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Notes taken: Gabriela Hearst
Field notes from a visit to the brand's flagship in New York.
985 Madison Ave, New York, NY 10075 — NYC flagship
Hi! Following up on the last post in the series, these are notes from a field expedition to Gabriela Hearst flagship in a journaling format.
Ranch life and an innate connection to nature. Gabriela, the creative mind, has created a unique niche in the fashion luxury world, where her eponymous brand represents the intersection of artistry, environmental responsibility, and timeless elegance.
The brand Gabriela Hearst was founded in 2015 and quickly rose to prominence—often and fairly placed near established brands such as Loro Piana and Hermès. Each product reflects a harmonious blend of her Uruguayan heritage and her cosmopolitan sensibilities, heavily influenced by NYC, where she lives. The result: designs that are both understated and opulent.
Gabriela Hearst's distinctiveness in the creative realm stems from her unwavering commitment to sustainability. Her collections prioritize environmentally responsible practices and ethical sourcing—what sets her apart is her ability to establish precise sustainability objectives tailored to her brand's ethos and products.
In 2021, she assumed the role of creative director at Chloé while continuing her work with her own brand. By disseminating her eco-conscious values, she significantly influenced one of the most esteemed luxury fashion houses. Although she has recently left Chloé, her impact remains.
With Gabriela Hearst, fashion enthusiasts discover more than just stylish garments; they find a brand and a person committed to shaping a more responsible and beautiful world through the art of fashion.
Before talking about the visit, I invite you to recreate the space in your mind, with some notes of the senses:
Sight: Abundant yet gentle natural light, in perfect balance with artificial light.
Smell: Probably from the perfumes being sold, a powerful clean smell.
Sound: No music, but the street and chat sounds.
Touch: Overlaid raw wood tones. Quilted fabrics. Raw fabrics.
Taste: Nothing was offered.
Keywords: warm, genuine, touch-appealing, homey, rich.
I visited the store right before attending the 92Y event where fashion veteran Fern Mallis interviewed Gabriela Hearst, during New York Fashion Week. The facade of the block's buildings was undergoing renovation, affecting the first external impression, a genuinely New York chaos.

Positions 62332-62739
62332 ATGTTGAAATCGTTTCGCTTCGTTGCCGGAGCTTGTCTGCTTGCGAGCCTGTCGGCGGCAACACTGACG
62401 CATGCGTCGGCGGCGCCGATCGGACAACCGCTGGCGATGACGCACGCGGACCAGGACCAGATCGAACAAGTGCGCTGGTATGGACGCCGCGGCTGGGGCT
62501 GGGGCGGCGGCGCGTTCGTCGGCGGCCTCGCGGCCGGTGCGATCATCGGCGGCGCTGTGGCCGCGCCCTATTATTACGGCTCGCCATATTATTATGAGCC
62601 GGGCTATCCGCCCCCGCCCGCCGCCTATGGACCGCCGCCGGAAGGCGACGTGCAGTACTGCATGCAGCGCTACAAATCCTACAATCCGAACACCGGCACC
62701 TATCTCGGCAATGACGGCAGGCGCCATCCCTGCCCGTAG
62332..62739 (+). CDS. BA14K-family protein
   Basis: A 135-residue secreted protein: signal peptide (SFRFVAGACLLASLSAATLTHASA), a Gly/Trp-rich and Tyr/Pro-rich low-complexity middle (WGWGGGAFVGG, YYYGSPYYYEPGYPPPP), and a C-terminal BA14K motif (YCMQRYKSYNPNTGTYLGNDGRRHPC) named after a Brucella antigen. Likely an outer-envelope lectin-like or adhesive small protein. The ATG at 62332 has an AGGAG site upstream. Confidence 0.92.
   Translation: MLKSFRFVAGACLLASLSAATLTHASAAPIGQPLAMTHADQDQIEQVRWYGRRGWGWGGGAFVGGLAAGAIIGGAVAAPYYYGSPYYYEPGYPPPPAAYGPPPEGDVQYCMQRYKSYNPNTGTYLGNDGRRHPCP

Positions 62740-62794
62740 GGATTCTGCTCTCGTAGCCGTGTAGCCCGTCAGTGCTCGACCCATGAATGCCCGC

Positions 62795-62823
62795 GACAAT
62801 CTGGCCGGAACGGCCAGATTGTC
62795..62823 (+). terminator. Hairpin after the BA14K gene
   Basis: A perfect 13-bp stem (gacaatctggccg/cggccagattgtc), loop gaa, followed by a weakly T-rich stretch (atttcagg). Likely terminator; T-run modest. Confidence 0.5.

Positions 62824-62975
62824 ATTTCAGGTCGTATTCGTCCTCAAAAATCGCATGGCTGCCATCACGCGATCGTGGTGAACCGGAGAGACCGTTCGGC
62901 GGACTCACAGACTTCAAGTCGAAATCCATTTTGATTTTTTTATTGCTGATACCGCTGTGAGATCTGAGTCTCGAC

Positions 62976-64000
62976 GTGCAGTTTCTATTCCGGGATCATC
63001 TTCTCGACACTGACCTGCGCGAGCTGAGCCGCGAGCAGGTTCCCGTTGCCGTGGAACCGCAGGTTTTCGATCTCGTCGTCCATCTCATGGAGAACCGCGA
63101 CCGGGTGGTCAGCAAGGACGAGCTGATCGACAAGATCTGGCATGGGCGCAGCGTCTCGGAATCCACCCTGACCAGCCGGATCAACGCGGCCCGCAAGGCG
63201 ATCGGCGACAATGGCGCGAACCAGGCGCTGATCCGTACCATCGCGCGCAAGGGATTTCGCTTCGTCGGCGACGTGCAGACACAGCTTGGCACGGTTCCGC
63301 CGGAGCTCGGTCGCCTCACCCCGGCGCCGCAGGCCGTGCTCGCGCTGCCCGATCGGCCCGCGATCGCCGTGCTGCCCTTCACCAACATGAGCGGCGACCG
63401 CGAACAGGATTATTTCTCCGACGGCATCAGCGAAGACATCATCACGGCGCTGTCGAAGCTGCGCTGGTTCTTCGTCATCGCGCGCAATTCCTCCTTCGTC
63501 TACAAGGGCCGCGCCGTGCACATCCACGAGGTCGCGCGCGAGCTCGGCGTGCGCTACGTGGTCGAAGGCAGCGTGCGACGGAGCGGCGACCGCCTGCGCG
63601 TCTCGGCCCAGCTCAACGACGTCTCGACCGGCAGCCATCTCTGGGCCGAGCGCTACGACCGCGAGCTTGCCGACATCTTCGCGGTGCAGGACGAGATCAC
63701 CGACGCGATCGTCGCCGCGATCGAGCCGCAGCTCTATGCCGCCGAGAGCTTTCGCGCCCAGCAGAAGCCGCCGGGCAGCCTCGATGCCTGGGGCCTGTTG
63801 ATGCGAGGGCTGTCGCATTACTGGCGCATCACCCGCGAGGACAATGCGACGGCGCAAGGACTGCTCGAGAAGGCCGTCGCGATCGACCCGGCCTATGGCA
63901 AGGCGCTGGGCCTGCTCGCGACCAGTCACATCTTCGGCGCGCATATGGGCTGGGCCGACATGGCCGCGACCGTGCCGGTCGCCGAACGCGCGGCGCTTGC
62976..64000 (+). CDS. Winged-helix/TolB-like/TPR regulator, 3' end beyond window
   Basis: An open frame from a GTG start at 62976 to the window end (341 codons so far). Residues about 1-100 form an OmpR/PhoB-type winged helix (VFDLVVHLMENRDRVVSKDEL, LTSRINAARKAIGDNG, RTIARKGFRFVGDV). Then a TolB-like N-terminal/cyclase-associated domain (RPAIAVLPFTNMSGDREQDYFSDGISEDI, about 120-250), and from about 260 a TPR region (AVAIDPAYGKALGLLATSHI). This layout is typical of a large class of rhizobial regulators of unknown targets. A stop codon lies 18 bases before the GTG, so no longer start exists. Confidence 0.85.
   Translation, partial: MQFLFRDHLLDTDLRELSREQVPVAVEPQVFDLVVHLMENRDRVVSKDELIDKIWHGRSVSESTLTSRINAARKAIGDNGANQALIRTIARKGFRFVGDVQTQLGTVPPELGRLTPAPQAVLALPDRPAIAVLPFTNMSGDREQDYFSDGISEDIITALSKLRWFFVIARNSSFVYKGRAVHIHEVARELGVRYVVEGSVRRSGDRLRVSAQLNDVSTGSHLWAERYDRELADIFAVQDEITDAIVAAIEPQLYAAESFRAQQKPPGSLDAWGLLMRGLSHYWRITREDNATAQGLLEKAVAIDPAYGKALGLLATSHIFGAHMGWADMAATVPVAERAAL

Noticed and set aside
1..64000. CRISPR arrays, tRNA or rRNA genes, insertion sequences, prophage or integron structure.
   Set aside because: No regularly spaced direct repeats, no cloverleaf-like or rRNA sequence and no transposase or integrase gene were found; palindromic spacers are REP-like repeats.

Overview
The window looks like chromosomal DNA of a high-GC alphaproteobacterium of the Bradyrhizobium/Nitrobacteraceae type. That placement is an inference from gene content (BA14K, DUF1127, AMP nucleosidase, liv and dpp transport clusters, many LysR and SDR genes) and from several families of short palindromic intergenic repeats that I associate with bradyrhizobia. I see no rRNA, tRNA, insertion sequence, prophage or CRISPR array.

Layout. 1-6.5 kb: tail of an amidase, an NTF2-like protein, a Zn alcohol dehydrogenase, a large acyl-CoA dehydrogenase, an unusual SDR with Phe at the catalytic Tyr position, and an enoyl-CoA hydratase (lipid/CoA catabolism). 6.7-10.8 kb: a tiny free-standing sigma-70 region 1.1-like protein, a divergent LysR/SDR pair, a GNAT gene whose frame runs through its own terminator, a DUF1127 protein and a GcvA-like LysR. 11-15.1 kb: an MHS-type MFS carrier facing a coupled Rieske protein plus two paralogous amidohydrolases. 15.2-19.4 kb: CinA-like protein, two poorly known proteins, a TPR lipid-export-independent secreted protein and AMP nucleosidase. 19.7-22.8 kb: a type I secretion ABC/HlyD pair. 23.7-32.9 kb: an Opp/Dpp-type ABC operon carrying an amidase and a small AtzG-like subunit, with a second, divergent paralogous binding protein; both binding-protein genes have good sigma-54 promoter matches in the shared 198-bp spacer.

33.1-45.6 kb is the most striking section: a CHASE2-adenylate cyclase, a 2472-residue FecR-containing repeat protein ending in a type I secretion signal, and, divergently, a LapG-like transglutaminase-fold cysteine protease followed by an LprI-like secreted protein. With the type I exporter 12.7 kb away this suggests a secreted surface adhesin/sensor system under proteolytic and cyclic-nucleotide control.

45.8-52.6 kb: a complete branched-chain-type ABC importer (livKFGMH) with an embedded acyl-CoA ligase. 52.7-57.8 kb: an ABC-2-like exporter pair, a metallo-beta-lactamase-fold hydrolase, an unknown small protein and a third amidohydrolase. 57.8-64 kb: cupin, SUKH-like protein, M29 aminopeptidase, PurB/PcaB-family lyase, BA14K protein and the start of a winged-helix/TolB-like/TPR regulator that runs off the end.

Nestled within Carlyle House at 985 Madison Avenue, this boutique is a testament to the designer's commitment to beauty as much as sustainability practices. With no security guards at the door, I opened it myself.
Upon entering, one is immediately struck by the abundance of natural light that bathes the space. The floors are a stunning fusion of reclaimed oak and marble parquet damier, untreated, preserving their raw, authentic beauty.
The boutique's interior is a masterpiece of serene, neutral tones that create an atmosphere of refined elegance. There were no mannequins or excessive hanging racks cluttering the space; instead, the focus was on creating an environment centered around comfort. Sumptuous furniture graces the space, and the seating arrangements are the result of a creative collaboration with Autoban.
Sidenote, Gabriela later shared in the interview that the construction process of this store achieved an impressive 90 percent recycling rate for waste materials—from the lighting fixtures to the display, everything was very authentic and aligned.
An idyllic vision: I felt like I was in the living room inside a walk-in closet overlooking Madison Avenue.
In terms of brand communication, the system is entirely applied in codes and omnipresent. That is, brand colors are the raw tones of the materials used in the interior, and the ability to layer (as opposed to a particular, iconic brand color—think Tiffany blue). It is worth highlighting the choice of a specific metal tone that is applied to the storefront logo, the building's facade, and the interior details.
When entering, at first you see the clothes, and as you move towards the interior, you see more clothes on racks, the sofa with magazines and books available, works of art, and clothes highlighted in niches. Then, the brand's two perfumes were made in partnership with Fueguia, a Patagonian niche perfumery brand. Then, finally, the bags and jewelry. A private room can be seen through the tinted glass on the innermost wall—I suppose it is for a select clientele.
It is intriguing and somewhat courageous to place less expensive items as the last point on the visiting route. That is, presenting the product pyramid in reverse: show the products with the highest concentration of aura, the brand's differentiating factors, and then show them with a lower ticket.
Besides me, there was another customer, a woman trying on clothes. In this case, trying on clothes throughout the store, as if it were actually a closet. I imagine this is one of the main customer profiles: a middle-aged woman, with a strong accent, but who couldn't place her place of origin. She looked and carried herself as being extremely wealthy. That's when I felt it was time to leave.
This store experience and interior design definitely don't follow the book like the others, it is clearly focused on its own needs. Also, it is aesthetically unique, in a gentle and powerful way.
What did you think of this edition? Do you have thoughts to share about Gabriela Hearst flagship? Send us a DM, we'd love to hear from you!
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